DOS Days

GXe64 Pro / #9GXe64 Pro

The GXE64 Pro came in both PCI and VESA Local Bus form, with them both retailing for $499 for the 2 MB version. Aside from the big S3 chip, the Texas Instruments chip is a 64-bit video interface palette, providing True-Color (16-bit) and Direct-Color (24-bit) modes.

Released 1994
Bus VESA Local Bus or PCI
Chipset S3 Vision964
Standards MDA, Hercules, CGA, EGA, VGA
Memory 2 MB or 4 MB VRAM (64-bit)
RAMDAC Texas Instruments PTVP3025 (200 MHz)
Ports 9-pin DSUB (RGB analogue video out)
VESA Advanced Feature Connector (VAFC)
Part #  
Price At launch: $499 (2 MB, 1994), $799 (4 MB, 1994)
See Also Number Nine GXe, Number Nine GXe64

The GXE64 Pro supports resolutions up to 1600 x 1280 with 65,536 colours, and up to 16.7 million colours at lower resolutions.

This card comes as standard with 2 MB of Toshiba multiport 70ns video RAM in 40-pin SOJ (Small Outline J-Lead) form, but is expandable to 4 MB with the addition of eight more 40-pin SOJ DRAM chips - these are like DIPs but their pins form a 'J' underneath. Memory bandwidth is 240 MB/sec.

In one buyer guide at the time, they said "The GXE64 Pro provides above-average speeds for DOS programs and good overall Windows performance. Although not the fastest card, it provides easy-to-use utilities and high refresh rates that provide relief for your eyes."

In the top-left of the PCI version of the card you can see the VAFC, or VESA Advanced Feature Connector, which is 32-bit, and just below it the old 8-bit SVGA feature connector for faster transfer of motion video and additional data from other cards. The VLB variant only got the older feature connector.


Board Revisions




In the Media

"Users will soon be able to buy graphics accelerator boards based on S3 Inc.'s high-end 64-bit chip, as Number Nine Computer Corp., and Diamond Computer Systems Inc. gear up to ship products later this month.

The Vision 964 graphics accelerator chip offers users fast performance with high color resolutions, according to S3.

Both companies will ship their boards with a variety of memory configurations in versions for either Peripheral Component Interconnect (PCI) or Video Electronics Standards Association (VESA) local buses.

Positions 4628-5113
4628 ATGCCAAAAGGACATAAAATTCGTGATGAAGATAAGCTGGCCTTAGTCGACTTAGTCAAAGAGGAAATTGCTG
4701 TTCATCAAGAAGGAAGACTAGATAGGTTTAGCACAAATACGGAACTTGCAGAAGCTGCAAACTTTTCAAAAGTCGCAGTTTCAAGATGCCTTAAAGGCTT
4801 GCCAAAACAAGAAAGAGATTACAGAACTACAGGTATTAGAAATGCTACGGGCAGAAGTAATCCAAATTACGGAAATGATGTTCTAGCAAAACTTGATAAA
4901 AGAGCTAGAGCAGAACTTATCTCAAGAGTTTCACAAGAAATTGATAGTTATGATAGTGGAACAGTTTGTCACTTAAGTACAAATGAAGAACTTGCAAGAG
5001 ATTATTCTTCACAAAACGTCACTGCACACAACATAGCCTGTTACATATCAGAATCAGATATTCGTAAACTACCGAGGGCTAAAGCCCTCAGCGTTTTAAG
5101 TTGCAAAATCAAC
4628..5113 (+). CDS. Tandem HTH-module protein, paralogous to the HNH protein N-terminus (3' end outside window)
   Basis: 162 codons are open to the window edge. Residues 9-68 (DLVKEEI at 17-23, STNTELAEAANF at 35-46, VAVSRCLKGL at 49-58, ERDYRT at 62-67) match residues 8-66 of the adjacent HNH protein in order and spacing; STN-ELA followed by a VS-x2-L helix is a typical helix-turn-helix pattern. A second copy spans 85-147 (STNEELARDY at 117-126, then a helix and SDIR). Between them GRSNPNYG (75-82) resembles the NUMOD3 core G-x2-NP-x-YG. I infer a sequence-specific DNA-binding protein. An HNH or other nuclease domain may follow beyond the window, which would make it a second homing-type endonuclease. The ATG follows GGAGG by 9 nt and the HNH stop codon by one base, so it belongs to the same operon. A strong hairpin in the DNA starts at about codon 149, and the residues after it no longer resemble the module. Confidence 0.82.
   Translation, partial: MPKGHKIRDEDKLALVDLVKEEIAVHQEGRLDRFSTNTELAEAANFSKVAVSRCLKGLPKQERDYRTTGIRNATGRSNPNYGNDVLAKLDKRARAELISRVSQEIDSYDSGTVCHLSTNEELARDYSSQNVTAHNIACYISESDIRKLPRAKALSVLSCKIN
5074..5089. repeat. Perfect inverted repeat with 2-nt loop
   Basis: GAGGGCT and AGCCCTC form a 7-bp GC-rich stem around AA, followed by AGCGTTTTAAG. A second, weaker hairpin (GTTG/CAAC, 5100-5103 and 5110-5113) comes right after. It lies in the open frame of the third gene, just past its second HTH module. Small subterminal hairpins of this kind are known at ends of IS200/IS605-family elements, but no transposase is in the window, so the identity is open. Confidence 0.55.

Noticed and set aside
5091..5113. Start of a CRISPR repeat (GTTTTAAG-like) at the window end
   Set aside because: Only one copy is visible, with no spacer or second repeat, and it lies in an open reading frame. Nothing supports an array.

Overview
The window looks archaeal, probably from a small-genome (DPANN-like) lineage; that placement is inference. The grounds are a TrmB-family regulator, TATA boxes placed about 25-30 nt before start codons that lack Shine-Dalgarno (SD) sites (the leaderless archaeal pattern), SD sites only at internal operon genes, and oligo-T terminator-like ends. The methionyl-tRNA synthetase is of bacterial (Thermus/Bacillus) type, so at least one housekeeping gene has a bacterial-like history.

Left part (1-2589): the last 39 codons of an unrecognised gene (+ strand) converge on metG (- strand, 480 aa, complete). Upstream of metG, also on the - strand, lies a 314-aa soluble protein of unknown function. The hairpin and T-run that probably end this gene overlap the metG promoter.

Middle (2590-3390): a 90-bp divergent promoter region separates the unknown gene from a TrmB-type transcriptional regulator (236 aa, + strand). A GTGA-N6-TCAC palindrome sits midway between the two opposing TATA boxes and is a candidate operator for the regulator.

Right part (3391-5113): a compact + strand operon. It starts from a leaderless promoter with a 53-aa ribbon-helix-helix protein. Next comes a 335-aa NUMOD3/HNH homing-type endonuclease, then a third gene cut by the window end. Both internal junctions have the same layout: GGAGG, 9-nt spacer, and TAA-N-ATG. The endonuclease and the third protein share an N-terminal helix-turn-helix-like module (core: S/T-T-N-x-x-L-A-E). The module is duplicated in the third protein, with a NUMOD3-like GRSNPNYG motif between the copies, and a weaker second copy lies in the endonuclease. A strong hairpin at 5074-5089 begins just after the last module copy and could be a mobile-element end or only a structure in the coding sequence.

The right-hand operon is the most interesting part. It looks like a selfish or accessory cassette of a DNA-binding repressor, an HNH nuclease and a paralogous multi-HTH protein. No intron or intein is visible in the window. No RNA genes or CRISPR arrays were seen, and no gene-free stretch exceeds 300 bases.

With 2MB of video RAM (VRAM), the Number Nine #9GXE64 Pro costs $499 and displays resolutions as high as 1,280 by 1,024 with 256 colors. With 4MB of VRAM, the board costs $749 and supports resolutions of 1,600 by 1,200 with 256 colors. A version with a 200 MHz digital-to-analog converter (DAC) lists for $999.

The boards come with Number Nine's HawkEye Display Utilities, which can adjust refresh rates and switch resolutions and color depths in Windows. The utilities offer an unusual number of features, including the ability to program the cursor's color. Other features include gamma and color correction and a color border.

Diamond is shipping its Stealth 64 board for $399 with 2MB of VRAM. It displays resolutions as high as 1,280 by 1,024 with 256 colors and a refresh rate of 75 hertz. A 4MB version is also available. Diamond also includes software utilities for changing parameters such as color depth and cursor color.

Both companies' boards are Energy Star-compliant and come with the VESA Advanced Feature Connector for hooking up to motion video cards.

Miro Computer Products, Inc., in Palo Alto, Calif., also plans to announce and ship a card based on S3's 64-bit chip this month or next, a spokesman said."

Infoworld, 4th April 1994


Setting it Up


Operation Manual

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Original Utility Disk

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